Medical Acupuncture (Laser/Needle)

We strongly emphasise that medical acupuncture is totally different from dry needling which is commonly found with other non-doctor practitioners. Medical Acupuncture can only be done by a trained doctor in the field of acupuncture who has specialised knowledge of nervous system channels. AMAC (Australian Medical Acupuncture College) is the awarding college to train doctors with special interest in Acupuncture.

Medical Acupuncture is an alternative medicine which is well recognised now in the Western world. Extensive studies all over the world now confirm the efficacy of acupuncture for a lot of illnesses, especially the musculoskeletal system – that are chronic pains of muscle and joint origins. But we are offering much more than only acupuncture. We have brought in laser machines for acupuncture in addition to needles which are completely painless and as effective, plus it can be used for children as well. This works especially well for people who don’t like needles.

For more information and details please visit www.laserpainmanagement.com.au


  • How Acupuncture Works
  • What is the treatment regime?
  • Does it hurt?
  • Does it have any side effects?
  • Who may not be suitable?
  • What conditions can be helped and improved with acupuncture?
How Acupuncture Works

Acupuncture improves the body’s functions and promotes the natural self-healing process by stimulating specific anatomic sites – commonly referred to as acupuncture points, or acupoints. The most common method used to stimulate acupoints is the insertion of fine, sterile needles into the skin. Traditional Chinese acupuncture involves the insertion of extremely fine needles into the skin at specific “acupoints.” This may relieve pain by releasing endorphins, the body’s natural pain-killing chemicals, and by affecting the part of the brain that governs serotonin, a brain chemical involved with mood.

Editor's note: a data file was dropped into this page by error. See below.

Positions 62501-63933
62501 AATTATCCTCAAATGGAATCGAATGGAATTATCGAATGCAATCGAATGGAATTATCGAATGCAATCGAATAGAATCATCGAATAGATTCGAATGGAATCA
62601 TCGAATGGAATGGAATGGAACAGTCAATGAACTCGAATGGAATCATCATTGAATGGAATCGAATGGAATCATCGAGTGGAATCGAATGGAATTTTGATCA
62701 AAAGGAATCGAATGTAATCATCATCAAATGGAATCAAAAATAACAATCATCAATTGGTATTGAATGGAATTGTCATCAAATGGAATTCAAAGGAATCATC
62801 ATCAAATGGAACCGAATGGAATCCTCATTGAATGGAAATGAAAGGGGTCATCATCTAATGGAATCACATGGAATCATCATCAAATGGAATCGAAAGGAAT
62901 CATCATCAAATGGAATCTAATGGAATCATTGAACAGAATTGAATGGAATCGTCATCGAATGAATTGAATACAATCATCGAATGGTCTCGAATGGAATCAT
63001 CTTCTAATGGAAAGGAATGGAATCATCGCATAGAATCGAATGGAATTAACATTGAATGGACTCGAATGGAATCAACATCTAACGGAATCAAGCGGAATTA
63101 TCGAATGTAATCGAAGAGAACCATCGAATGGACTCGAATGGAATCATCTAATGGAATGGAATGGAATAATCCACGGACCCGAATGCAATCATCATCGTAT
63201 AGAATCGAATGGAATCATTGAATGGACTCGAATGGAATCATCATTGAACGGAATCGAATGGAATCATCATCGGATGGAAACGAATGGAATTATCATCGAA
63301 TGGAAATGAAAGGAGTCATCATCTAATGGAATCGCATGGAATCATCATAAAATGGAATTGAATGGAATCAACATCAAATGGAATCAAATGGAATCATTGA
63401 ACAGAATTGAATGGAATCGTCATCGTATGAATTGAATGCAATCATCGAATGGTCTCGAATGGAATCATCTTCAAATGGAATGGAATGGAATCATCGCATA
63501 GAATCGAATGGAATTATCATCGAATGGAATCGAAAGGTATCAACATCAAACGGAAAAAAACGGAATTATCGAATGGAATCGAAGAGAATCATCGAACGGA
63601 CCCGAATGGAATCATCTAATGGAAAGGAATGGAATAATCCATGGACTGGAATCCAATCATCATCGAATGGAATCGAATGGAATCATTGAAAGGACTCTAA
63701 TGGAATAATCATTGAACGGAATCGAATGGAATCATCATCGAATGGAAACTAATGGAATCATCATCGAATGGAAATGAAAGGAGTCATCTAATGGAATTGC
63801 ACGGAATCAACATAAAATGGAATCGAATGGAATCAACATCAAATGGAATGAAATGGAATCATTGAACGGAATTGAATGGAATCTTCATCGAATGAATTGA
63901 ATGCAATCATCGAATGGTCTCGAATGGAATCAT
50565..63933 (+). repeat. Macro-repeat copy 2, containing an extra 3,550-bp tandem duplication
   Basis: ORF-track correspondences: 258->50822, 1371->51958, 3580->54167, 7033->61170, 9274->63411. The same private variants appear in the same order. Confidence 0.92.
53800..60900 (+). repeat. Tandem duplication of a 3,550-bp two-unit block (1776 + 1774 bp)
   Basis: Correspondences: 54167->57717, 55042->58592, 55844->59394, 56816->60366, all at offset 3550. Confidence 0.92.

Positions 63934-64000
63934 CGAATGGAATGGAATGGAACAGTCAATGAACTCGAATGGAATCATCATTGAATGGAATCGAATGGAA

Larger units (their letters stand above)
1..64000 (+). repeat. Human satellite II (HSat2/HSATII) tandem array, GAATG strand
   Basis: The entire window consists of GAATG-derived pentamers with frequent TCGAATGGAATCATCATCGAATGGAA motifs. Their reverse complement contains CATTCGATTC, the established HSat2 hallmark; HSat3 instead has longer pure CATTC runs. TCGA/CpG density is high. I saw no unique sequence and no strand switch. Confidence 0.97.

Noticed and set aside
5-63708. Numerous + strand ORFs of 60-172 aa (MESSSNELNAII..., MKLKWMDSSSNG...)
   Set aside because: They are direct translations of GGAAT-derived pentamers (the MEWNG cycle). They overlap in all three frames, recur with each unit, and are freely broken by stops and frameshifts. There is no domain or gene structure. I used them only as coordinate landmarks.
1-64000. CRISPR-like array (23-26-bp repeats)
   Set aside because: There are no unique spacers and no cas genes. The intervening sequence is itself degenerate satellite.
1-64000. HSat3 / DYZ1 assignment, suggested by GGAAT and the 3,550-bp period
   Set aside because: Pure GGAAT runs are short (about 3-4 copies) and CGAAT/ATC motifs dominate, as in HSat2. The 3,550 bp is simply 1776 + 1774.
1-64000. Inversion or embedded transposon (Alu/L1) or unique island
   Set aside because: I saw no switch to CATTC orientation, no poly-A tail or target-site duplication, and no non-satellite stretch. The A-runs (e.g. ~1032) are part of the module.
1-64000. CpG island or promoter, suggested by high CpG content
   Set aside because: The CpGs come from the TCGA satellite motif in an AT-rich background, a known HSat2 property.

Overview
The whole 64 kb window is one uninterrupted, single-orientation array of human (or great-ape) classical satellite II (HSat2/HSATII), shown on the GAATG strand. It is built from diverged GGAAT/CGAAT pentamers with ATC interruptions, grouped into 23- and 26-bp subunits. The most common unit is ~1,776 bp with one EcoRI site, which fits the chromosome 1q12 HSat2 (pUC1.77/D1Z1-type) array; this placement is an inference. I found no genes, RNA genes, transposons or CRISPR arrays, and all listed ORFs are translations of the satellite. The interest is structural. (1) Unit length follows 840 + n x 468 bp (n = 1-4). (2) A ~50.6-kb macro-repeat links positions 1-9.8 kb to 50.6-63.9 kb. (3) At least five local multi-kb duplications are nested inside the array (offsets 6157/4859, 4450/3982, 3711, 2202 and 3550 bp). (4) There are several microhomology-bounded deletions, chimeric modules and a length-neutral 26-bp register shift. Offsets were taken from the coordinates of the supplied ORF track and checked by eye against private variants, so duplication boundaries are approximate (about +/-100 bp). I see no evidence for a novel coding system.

What is the treatment regime?

For acute issues, its can be 2-3 times a week and for long standing issues it can be 1 / week. The doctor will explain the possible plan depending on the condition.

Does it hurt?

Acupuncture rarely ‘hurts’. The most that people experience is a dull ache around the base of the inserted needle, or a slight tingling feeling when the needle is inserted. Points at the extremities, like toe or finger ends, can sometimes be a little sharp, but the sensation is usually brief.

Does it have any side effects?

Acupuncture is generally considered very safe if it’s done in a professional manner especially by a trained doctor. The doctor will usually make sure to get an appropriate history and explain any effects possible. The needle can feel like a mosquito bite with mild sensation change in the area of insertion. There might be a drop of blood after the needle is taken out, but it’s rare as the doctor won’t put the needles in a risky area. In very rare case few patients feel dizzy and light headed so generally you will be observed by the doctor. This side effects is self-limiting and rare and have happened in less than 3% of people.

Who may not be suitable?

The doctor will ensure before they offer acupuncture, but generally it is not suitable for pregnant ladies and epilepsy patients.

What conditions can be helped and improved with acupuncture?

The list is exhaustive, but below are a few common conditions:

  • Allergies, Asthma, Sinusitis
  • Migraines / Headaches
  • Joint Pain: Back Pain / Sciatica, Neck Pain / Stiffness, Hip Pains, Different Joint Osteoarthritis, Knee Pains, Shoulder Pain / Shoulder Bursitis, Jaw Pain, Elbow Pain. Hand / Wrist Pain, Ankle Pain
  • Mental Health: Insomnia, Anxiety, Depression
  • Other: Chronic Fatigue, Fibromyalgia, Addictions, Constipation, Sexual Dysfunction, Post-Operative Recovery, Palliative Care

In addition to acupuncture (laser/needle), we have introduced in the Hunter region a special laser therapy LLLT (low level laser therapy) which has proven its benefits in treating many diseases.